Napa County’s 2019-20 assessment roll – the assessed value of all of the homes, hotels, wineries, land and other taxable properties—rose a record $2.6 billion to a record-total of $41.9 billion.
“That’s our first time over $40 billion,” Assessor John Tuteur said on Tuesday.
But then, Napa County was one of the few California counties that eked out growth even during the Great Recession. Tuteur said the last time the assessment roll value fell was in 1978 amid Proposition 13 restructuring.
“That was all because of Proposition 13,” Tuteur said. “It had nothing to do with the real estate market.”
For Napa County, the question for four decades hasn’t been whether the roll’s value grew, but by how much. The answer this year is by 6.6 percent, though that isn’t a record, given double-digit increases just before the recession. A higher assessment roll total means more tax money for local government services.
The assessment roll doesn’t reflect the market value for all local properties. Rather, it is a tally of assessments to be used for determining property taxes.
Under Proposition 13, properties that don’t change hands have yearly assessment inflationary increases capped at 2 percent. What Tuteur called the “2-percent bump” added $640 million to this year’s roll.
Non-residential new construction added $402 million, the biggest increase in 29 years, according to the Assessor’s Division.
Upward adjustment of properties that had seen their market values fall below their assessed values added $90 million. In 2012, 9.5 percent of the assessment roll was in decline-in-value status, compared to less than 1 percent today.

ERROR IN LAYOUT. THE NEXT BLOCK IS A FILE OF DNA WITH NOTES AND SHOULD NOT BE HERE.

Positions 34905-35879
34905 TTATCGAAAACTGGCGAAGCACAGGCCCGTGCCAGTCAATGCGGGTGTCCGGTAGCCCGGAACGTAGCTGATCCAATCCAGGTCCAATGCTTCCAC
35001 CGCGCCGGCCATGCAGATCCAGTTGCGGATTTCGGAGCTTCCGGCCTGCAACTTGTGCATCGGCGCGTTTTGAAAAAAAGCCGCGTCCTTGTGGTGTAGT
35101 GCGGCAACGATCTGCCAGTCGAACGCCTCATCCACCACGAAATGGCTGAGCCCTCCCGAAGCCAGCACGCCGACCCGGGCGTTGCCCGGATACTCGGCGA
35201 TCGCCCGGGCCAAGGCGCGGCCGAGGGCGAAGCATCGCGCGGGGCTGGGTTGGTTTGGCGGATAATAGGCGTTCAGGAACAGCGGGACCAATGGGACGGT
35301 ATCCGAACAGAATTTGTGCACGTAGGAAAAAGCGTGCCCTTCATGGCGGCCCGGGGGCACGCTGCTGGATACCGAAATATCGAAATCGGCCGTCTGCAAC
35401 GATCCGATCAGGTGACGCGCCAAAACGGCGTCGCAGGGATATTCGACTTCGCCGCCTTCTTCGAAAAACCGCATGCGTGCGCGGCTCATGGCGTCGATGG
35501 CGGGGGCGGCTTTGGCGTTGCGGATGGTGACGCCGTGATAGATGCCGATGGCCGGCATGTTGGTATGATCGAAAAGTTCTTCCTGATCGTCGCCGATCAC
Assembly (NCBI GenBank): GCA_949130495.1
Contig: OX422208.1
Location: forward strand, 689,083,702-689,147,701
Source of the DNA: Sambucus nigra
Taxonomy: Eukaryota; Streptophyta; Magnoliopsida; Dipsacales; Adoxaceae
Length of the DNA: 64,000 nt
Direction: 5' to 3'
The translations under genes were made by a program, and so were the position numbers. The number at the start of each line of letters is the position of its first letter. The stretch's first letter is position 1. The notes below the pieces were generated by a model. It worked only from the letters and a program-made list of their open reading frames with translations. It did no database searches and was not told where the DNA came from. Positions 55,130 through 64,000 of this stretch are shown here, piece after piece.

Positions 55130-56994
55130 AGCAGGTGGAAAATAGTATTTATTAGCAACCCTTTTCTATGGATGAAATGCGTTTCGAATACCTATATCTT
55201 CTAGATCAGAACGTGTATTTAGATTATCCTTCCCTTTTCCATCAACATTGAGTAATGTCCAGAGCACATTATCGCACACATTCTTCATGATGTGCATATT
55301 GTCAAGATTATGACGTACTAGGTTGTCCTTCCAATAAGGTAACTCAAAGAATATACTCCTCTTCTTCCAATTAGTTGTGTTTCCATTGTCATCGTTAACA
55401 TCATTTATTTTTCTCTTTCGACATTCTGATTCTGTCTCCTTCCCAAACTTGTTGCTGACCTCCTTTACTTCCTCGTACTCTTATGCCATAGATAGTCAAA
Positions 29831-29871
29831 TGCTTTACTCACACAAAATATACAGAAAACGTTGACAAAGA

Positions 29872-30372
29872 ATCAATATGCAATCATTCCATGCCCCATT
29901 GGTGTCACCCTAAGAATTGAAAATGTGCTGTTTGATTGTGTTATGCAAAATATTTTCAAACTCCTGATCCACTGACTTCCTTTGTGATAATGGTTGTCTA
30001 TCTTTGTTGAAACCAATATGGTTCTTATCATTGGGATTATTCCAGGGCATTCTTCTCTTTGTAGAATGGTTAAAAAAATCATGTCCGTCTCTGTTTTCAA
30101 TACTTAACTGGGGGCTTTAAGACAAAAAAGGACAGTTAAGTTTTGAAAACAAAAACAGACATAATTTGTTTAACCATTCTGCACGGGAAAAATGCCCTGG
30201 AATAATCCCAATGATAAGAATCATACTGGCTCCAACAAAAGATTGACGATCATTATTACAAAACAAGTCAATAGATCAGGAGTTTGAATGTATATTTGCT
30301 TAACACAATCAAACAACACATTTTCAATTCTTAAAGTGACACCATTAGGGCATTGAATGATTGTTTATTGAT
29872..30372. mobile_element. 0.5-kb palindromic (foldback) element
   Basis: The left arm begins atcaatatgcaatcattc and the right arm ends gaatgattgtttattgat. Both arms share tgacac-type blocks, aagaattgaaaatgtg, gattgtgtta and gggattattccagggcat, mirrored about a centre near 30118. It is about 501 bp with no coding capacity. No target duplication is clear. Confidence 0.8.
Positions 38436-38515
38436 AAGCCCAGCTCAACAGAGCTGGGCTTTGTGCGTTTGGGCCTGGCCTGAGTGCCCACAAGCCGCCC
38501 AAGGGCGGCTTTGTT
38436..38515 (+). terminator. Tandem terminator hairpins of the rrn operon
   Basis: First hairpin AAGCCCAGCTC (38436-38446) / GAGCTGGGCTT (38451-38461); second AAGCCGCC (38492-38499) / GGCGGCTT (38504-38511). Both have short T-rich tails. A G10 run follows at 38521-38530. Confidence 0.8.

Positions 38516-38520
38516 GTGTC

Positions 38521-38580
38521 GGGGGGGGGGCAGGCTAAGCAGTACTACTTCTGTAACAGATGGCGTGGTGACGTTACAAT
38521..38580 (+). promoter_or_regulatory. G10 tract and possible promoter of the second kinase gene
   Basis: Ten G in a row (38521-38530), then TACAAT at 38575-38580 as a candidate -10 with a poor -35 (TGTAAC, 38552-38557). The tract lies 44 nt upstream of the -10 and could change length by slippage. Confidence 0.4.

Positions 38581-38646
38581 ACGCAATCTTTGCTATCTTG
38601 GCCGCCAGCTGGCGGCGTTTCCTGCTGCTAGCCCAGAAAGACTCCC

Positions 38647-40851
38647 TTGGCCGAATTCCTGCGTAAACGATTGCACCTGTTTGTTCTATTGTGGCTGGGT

The rest of the 6.6-percent increase came from changes of ownership that reset older Proposition 13 base-year values and from new residences.
Napa County’s roll value could have been even higher if not for the 2017 wildfires that incinerated more than 600 homes. Tuteur said the fires dropped $500 million from the roll and few of these homes have been rebuilt.
Napa County in 1978 had an assessment roll of $1.85 billion. This increased to $10.4 billion by 1998 and $27.9 billion by 2012 on the steady climb through the decades to this year’s record, records show.
The county’s assessment roll value has doubled since 2005, Tuteur said.
Of course, Napa County’s record $41 billion assessment roll can’t compete with California’s biggest, urban counties. For example, the 2019-20 roll value for Los Angeles County is $1.6 trillion, a record for that county, statistics show.
However, there is another way to look at things. Tuteur said Napa County’s per-capita assessed value is fourth among California’s 58 counties, behind San Francisco, Marin and San Mateo counties.
Assessed values for local jurisdictions are:
- City of Napa, $13.3 billion, a 6.9-percent increase.
- American Canyon, $3.3 billion, a 6.9-percent increase.
- Yountville, $1 billion, a 6.6-percent increase.
- St. Helena, $2.7 billion, a 6.2-percent increase.
- Calistoga, $1.2 billion, a 14.7-percent increase.
- Unincorporated Napa County, $20.3 billion, a 6-percent increase.
“For the ninth year in a row, our certified appraisers reviewed every condo and single-family residence on less than five acres throughout Napa County, which meant that residential owners receive fair values that reflect market conditions as of Jan. 1, 2019,” Tuteur said in a press release.
The county also reviewed commercial and industrial properties where owners supplied current income and expense information.
More than 9,000 online value notices are available for decline-in-value status properties, properties with business and farm equipment assessments, agricultural properties under Williamson Act contracts and properties that had construction in progress in 2018.
Go to https://bit.ly/2InH1eo to search by either assessor parcel number or property address.
“I encourage property owners to compare their 2019-20 value notices to their 2018-19 property tax bills to understand the nature of the change,” Tuteur said.
People with questions about the values shown can receive an informal review prior to Nov. 15. Contact the Assessor’s Office at email@example.com or 253-4459.